Not everyone invests time in estate planning, which may do more than cause problems for beneficiaries. Since Georgia estate planning also involves living wills and power of attorney designations, even the would-be planner might experience trouble when plans aren’t carried out. “Partial” estate planning could create problems, so being as thorough as possible could work in everyone’s favor.
Essential things to consider
A will could be the one estate planning document that people are most familiar with. They might not realize a trust might serve similar purposes. Determining whether a will or trust is best stands as a potentially critical step in the estate planning process.
Putting a “letter of intent” in the will might be essential as well. The will likely names an executor of the estate. If the testator has specific instructions for the executor, the letter of intent spells these items out.
A power of attorney form could present a solution to someone struggling with financial matters and other responsibilities. As someone ages, it may be beneficial to turn over authority to a trusted child. A POA provides the legal authority for an agent to act on another person’s behalf.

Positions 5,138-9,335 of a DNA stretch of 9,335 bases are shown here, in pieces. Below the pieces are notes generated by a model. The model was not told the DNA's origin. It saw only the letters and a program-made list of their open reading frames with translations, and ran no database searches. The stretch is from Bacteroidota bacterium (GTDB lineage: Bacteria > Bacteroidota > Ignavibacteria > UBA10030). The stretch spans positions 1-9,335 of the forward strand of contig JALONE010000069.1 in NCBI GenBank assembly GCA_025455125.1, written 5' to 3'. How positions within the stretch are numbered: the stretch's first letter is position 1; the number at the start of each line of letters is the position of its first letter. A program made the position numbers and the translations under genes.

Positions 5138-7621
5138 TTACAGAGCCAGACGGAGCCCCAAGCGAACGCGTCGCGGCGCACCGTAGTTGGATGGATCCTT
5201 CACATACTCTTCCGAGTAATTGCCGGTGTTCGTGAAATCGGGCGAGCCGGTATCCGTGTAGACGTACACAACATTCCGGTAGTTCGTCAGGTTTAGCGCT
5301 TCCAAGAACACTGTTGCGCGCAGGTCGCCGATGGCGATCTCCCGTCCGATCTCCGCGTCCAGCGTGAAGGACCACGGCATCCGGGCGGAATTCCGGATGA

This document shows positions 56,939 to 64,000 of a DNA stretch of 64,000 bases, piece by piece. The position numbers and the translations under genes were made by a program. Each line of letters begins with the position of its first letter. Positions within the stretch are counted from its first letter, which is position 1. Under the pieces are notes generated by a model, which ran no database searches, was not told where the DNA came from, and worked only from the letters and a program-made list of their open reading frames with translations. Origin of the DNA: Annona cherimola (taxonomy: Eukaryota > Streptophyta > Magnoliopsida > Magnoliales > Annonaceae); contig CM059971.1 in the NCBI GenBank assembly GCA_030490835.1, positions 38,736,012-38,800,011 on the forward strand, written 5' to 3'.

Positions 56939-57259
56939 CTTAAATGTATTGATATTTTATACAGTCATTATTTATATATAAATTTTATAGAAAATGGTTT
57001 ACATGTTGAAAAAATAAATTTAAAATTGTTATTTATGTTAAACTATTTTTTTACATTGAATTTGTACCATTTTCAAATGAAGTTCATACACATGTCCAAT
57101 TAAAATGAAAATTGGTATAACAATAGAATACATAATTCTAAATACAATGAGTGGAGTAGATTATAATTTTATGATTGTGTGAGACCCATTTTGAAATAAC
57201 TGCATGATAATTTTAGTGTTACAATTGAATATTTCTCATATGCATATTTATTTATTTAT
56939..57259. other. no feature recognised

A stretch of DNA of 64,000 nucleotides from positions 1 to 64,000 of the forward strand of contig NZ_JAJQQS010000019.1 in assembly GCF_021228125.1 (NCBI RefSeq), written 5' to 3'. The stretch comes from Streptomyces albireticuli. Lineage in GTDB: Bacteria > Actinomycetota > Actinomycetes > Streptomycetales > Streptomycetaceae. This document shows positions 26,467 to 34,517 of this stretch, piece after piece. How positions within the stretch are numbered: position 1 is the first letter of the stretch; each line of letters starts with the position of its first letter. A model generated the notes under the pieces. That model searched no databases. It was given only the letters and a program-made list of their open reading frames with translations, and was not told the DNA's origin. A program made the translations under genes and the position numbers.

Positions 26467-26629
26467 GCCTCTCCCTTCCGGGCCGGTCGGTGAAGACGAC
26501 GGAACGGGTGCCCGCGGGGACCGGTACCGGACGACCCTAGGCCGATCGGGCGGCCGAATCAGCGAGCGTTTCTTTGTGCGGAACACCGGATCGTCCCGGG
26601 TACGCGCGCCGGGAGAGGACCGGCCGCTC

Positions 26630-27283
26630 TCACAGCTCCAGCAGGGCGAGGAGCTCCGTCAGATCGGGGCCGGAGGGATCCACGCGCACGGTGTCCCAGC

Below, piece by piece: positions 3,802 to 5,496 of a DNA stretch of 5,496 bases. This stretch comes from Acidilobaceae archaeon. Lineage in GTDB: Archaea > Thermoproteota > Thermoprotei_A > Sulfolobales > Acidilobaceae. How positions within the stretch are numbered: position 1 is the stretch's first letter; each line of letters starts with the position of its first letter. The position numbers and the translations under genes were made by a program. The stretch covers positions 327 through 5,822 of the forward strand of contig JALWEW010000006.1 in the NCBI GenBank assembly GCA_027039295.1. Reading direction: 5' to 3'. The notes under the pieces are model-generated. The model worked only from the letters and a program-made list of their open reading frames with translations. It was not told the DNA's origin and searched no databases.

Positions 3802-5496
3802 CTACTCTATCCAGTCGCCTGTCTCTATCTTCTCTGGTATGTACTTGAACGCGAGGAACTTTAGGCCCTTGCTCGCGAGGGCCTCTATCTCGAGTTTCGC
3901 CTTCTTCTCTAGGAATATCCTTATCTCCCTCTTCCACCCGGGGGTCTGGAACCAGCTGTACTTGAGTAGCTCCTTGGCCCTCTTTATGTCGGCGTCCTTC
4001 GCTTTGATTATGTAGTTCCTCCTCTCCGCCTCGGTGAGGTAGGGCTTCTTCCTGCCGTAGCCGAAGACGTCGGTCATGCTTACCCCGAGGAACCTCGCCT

Health care power of attorney documents and living wills extend authority to medical decisions. If someone becomes incapacitated, such as being on life support, spelling out instructions in a living will could take burdens off family members. A health care power of attorney would move such decisions to a proxy.
Planners wishing to reduce the number of assets that go through probate could choose beneficiary designations on financial accounts. Transfer on death accounts do not require probate as the beneficiary generally needs only to provide proof of the account holder’s death.
Making sure the plans prove sound
Making sure the various documents are valid under Georgia law is a must. A power of attorney document is not legal unless two witnesses sign it. Someone performing estate planning steps might not be aware of such rules and might undermine their actions.